Penland School of Crafts has been operating in the foothills of the Blue Ridge Mountains for over 75 years. This book details how ten instructors – all experts in their fields – make some of the furniture for which they are best known. Each instructor is vastly different from the next, and the tips they detail are highly innovative yet understandable and useful to the amateur woodworker. The director of the school, Jean McLaughlin, says the aim of the book is threefold. “To give the reader insight into the creative and technical processes of leading woodworkers, to provide detailed, intermediate-level technical information, and to showcase a range of approaches to the material.” The book excels on all three levels. Even when Istrongly disliked the style of furniture being discussed, revelled in the unique approach the maker took to break new ground to complete the finished piece. If you would like to see how one-of-a-kind pieces of studio furniture are made, and start to add some new techniques to your arsenal, either take a trip to North Carolina or pick up this book.
Line is defined by two points and is long relative to its width; it can be thick, thin, vertical, diagonal, straight or curved. Lines are often used to define a space, draw attention to a particular area and guide the viewer's eyes around a piece. To critically examine line in your design, look at the relationship between the lines, including ones which may be created in the negative space. How do they align? Do they lead your eye around the piece or do they stop abruptly and create disorientation?
Planing up some beautiful walnut for a charcuterie board this afternoon. I’ve been getting a lot of requests for some videos with tool-specific demos, and first on the list is how to properly sharpen and tune a handplane for efficient use. I’ll cover everything from what stones to buy to which jigs you need/don’t need. What other questions would you like to see get answered? #woodworking #handtools #shareknowledge #sharpening #buildlikeagirl #preservetradition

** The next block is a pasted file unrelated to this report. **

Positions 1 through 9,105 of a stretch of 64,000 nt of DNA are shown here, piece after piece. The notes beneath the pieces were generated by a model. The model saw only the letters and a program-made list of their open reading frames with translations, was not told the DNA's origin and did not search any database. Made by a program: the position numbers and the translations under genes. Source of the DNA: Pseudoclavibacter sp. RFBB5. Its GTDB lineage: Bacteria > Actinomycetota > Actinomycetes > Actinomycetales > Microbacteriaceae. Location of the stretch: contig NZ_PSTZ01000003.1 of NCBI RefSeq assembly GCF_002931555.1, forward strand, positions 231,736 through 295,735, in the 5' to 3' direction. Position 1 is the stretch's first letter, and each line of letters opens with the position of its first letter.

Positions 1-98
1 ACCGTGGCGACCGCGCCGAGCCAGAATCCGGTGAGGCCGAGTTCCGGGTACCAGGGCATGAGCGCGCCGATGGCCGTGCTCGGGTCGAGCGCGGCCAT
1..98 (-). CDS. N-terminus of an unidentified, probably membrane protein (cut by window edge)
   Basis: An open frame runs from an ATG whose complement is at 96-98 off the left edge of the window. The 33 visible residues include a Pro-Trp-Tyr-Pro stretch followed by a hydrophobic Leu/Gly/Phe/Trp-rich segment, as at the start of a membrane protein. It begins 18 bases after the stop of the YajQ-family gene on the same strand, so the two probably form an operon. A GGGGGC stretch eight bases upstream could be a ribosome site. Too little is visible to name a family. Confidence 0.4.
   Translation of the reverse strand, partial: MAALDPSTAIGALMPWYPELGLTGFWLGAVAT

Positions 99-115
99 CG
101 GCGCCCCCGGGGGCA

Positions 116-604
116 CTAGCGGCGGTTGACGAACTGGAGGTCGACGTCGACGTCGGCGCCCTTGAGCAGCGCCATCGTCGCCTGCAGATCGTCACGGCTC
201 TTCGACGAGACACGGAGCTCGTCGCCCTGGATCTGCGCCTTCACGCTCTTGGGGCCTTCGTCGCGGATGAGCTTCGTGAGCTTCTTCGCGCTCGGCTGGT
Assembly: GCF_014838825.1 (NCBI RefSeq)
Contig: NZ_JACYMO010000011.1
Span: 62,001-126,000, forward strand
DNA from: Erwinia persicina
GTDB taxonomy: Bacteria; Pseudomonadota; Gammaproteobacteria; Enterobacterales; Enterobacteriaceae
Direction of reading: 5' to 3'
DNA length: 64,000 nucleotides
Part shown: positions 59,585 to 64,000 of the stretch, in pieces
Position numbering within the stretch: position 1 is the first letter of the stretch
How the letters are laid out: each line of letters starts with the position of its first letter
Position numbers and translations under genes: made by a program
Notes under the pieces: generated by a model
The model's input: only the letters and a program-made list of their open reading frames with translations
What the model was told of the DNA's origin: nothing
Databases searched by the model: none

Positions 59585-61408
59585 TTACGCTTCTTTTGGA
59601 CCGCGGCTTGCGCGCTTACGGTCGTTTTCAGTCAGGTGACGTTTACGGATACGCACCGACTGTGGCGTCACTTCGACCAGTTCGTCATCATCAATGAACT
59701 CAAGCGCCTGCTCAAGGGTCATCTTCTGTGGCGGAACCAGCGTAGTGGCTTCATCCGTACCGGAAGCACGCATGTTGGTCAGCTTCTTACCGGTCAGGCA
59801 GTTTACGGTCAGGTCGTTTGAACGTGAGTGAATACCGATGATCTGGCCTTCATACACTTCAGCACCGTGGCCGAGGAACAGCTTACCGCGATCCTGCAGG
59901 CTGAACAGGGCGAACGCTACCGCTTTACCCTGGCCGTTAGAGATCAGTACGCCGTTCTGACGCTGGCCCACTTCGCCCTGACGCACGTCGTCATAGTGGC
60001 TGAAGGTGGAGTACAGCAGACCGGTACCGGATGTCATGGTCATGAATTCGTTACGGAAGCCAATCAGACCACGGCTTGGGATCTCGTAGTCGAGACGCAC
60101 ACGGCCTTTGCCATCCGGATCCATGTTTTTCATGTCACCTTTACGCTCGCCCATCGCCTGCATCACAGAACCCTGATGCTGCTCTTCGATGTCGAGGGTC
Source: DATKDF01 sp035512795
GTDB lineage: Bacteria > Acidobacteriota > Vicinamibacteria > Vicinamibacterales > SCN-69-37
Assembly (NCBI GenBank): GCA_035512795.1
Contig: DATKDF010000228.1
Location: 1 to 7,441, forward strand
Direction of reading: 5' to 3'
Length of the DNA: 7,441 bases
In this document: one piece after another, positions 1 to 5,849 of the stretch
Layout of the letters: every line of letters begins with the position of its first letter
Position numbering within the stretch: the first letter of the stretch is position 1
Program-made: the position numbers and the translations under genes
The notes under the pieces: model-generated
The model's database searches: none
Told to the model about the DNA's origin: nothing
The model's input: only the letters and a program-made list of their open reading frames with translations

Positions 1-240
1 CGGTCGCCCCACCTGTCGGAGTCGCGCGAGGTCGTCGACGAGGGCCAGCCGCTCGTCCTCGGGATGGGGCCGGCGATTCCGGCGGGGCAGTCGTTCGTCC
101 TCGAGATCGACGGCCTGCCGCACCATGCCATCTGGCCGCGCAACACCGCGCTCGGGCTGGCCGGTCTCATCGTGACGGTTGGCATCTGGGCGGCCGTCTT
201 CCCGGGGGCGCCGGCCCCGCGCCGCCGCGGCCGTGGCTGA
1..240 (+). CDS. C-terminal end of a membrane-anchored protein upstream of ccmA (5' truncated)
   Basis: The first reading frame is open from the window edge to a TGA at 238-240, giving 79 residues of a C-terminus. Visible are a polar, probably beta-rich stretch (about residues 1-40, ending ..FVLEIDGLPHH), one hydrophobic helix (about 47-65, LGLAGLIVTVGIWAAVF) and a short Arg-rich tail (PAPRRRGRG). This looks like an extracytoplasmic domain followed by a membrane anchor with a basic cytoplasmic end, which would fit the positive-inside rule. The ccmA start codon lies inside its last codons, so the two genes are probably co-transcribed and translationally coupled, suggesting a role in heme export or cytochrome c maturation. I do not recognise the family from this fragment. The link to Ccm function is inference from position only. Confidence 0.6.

Yes Seriously! You can build an easy bed frame yourself without any other’s help. As everyone knows the starting point of any bedroom is a gorgeous bed. However, you also need something that lets you enjoy peaceful slumber in comfort and warmth, but since the bed took as the focal point of the room, you may need something that looks really good too.
New information on composite materials, adhesives, and finishes brings this book into the 21st century, while more than 300 photographs bring important visual information to life. This edition covers the nature of wood and its properties, the basics of wood technology, and the woodworker’s raw materials. Understanding Wood was written for woodworkers by a scientist with a love of woodworking. It will be sought after by craftsmen and collectors alike.”
You are absolutely right on your advise. When I was agonizing over how to build a workbench my good friend turned me on to your book on workbenches. I was planning on having an overhang until I read your advise about building a workbench and not a table. So the entire front and rear surfaces; top, legs and bottom shelf are all in the same plane to clamp my work to. The addition of a sliding dead man was also something that I would have never thought of on my own. Thanks again for your advise.